Electrical Characteristics: The actual silicon hardware electrical interface is implemented using the Xilinx FPGA's built-in multi-gigabit serial transceivers. The OP2P electrical characteristics therefore are equal to the Xilinx transceiver characteristics. These parameters are documented on the chosen FPGA device's datasheets and Characterization Report documents that are all available from the Xilinx website. Xilinx normally characterizes their transceivers against interface standards like SATA/PCIe, against electrical standards like various OIF (Optical Interface Forum) CEI (Common Electrical Interface) documents, and sometimes against mediums like CAT-5/6 UTP and other cables. The different Xilinx FPGAs have different types of transceivers built-in, for example the GTP, GTX, GTH, which all have their different maximum speed capability limits. In Q4 2011 they have FPGA built-in transceivers with maximum limits of 3.1Gbit/s to 28Gbit/sec on every differential pair.
This code is a proof of concept only. The data bandwidth is limited, since the on-chip data buses/processing is 32-bit. The Spartan-6 (-2 speed grade) device is able to run the interface with an around 100MHz on-chip parallel bus, but since the valid PLL settings don't allow for parallel bus speed in this range, the on-chip logic runs on 75MHz with serial line rate of 1.5Gbps. On a newer 7-series FPGA (Kintex-7, Virtex-7), it would run faster.
This code implements the on-chip Wishbone parallel bus as a single-dword/transaction method instead of using bursts for simplicity, which actually limits the data bandwidth. Therefore production boards it will have to be implemented with burst support. The burst support has to divide the incoming/outgoing packet payload data into smaller Wishbone-bus bursts up to a maximum specified size. For example a 1 Kbytes (256 Dword) packet will be loaded on the Wishbone bus in eight consecutive 32-Dword bursts (128 Bytes). This would increase the on-chip parallel bus performance to 60-80% of the theoretical bandwidth (based on width and clock frequency) of the parallel bus. Without burst support, the real bandwidth is about 10-25% of the theoretical limit. Implementing bursts in the existing VHDL code should be simpler than the bus-width increase, although it would still require lots of changes and debugging with the ChipScopePro logic analyser.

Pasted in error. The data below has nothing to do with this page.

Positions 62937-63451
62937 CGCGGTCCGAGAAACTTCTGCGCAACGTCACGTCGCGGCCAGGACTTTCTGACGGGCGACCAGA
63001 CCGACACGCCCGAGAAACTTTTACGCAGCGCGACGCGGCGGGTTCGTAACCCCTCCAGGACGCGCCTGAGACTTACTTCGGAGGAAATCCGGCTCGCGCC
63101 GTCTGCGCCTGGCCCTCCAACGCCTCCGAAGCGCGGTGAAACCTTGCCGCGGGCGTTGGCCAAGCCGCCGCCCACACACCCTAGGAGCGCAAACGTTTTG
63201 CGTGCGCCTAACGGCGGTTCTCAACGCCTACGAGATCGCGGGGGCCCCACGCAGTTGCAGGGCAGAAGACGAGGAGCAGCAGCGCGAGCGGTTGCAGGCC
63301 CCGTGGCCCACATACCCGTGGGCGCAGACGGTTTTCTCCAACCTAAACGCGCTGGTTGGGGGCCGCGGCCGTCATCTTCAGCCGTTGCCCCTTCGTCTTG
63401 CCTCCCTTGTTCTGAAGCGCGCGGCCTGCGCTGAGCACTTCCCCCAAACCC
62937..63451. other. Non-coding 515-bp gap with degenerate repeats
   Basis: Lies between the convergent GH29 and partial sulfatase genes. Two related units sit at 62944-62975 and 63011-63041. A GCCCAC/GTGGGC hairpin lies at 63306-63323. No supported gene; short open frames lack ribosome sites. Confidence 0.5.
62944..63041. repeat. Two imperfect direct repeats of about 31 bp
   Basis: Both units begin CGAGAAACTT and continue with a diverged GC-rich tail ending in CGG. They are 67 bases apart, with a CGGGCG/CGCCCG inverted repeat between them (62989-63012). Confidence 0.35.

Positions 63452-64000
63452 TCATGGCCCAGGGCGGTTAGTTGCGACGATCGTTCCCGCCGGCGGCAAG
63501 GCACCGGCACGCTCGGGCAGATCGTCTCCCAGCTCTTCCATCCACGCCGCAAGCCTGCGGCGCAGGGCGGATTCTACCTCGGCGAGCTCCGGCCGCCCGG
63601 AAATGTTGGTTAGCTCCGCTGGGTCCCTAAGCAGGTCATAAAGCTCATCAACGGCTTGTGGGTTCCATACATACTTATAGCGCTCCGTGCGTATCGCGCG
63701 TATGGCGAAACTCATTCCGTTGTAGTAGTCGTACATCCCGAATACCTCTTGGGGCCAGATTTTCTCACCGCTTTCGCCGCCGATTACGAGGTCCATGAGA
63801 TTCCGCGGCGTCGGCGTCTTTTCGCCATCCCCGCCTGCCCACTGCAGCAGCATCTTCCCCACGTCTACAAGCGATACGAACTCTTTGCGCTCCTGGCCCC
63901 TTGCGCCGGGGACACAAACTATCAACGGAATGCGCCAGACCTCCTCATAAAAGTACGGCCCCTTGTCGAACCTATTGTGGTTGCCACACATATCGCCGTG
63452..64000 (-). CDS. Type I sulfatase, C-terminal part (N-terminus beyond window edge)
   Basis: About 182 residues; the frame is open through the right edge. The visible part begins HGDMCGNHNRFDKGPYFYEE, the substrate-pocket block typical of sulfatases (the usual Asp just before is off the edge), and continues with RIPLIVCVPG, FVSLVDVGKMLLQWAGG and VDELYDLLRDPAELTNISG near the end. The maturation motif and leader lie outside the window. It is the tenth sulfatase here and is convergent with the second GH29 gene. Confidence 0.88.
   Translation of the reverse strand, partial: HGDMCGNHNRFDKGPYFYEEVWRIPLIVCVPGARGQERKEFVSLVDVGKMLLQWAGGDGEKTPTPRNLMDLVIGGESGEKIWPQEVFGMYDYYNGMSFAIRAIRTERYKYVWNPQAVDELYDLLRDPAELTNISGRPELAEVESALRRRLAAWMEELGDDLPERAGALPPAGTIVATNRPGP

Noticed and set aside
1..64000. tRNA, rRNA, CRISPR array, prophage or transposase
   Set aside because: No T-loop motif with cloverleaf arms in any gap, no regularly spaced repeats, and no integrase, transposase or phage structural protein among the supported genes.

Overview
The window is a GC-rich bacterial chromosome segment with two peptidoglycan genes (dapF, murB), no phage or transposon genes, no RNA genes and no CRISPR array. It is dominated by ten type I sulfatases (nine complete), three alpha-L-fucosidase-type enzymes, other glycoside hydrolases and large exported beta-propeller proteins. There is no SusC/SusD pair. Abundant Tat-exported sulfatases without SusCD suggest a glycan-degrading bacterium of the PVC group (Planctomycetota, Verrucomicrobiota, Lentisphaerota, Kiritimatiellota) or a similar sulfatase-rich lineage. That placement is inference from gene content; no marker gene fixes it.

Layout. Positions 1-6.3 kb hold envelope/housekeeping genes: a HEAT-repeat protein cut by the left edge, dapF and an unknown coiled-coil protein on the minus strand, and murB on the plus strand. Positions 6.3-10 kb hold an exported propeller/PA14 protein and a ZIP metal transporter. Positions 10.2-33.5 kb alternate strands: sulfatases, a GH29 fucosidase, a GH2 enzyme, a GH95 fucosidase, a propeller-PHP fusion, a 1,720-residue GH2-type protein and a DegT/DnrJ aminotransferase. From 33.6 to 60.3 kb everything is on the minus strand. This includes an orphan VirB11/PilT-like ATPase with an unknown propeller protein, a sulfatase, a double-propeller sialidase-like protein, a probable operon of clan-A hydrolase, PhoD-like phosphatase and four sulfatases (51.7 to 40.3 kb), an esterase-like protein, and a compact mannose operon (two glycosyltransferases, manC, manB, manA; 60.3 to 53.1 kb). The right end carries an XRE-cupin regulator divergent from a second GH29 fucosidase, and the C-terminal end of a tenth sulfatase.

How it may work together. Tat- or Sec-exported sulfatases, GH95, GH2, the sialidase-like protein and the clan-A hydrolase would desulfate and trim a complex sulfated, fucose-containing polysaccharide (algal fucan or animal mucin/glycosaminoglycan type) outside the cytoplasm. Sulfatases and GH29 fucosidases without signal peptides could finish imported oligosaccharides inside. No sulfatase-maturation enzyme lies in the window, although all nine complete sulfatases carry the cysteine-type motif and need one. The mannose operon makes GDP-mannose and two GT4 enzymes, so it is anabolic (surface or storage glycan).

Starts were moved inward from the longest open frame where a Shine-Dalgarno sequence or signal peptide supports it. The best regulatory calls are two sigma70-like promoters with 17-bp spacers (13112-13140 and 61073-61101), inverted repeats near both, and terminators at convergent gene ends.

The Xilinx Spartan-6 LXT XC6SLX45T (for a 1.5GGbit/s x2 using CAT-6-UTP), device was used for initial debugging. Theoretically the core is suitable for the series-5/6/7 FPGAs. The aurora-5.x cores have the same TRN interface which was used on the reference design. The newer version of the core only has an AXI-bus interface, which would require a partial redesign of the OP2P core. For series-7 FPGAs the Coregenerator only allows to use the latest Aurora cores, with AXI parallel-interface and 64/128-bit buses, which is incompatible with the current design of the OP2P core. For using the interface on these series-7 FPGAs we would need a 128-bit bus anyway to avoid having an on-chip performance bottleneck, and to take an advantage of the available serial I/O bandwidth with x4 serial ports. An optimal device for backplane applications could be the Xilinx Kintex XC7K355T-2FFG901 (10.3Gbit/s 4x4, for 6U VPX), or a Kintex XC7K160T-2FFG676 (10.3Gbit/s 4x1, for 3U VPX), but any Xilinx Kintex or Virtex series FPGA would be suitable.
This design includes the aurora interface core which was generated by the Xilinx CoreGenerator. All the VHD files were copied here, including the ones from the "Reference Design" folder. This file is the top level source of the module, and is not generated by CoreGen. Search for all VHD files in all subfolders, then copy all.
Two files had to be modified:
The last one has its filename and module name also modified, not only the internal logic.
The OP2P port IP core is fully functional and was tested on a PCIe card with Xilinx Spartan-6 FPGA, using CAT-6 UTP cable at 1.5Gbit/sec. The performance of the on-chip Wishbone bus is limited due to the simplified design (no Wishbone burst transactions implemented). This will have to be improved (adding Wishbone burst support) before using the core on a product.
Please check the SVN for the source code, the reference design code and the documentation.
If you are planning to use this core for a product development (not a student project), then please drop me an email about it: firstname.lastname@example.org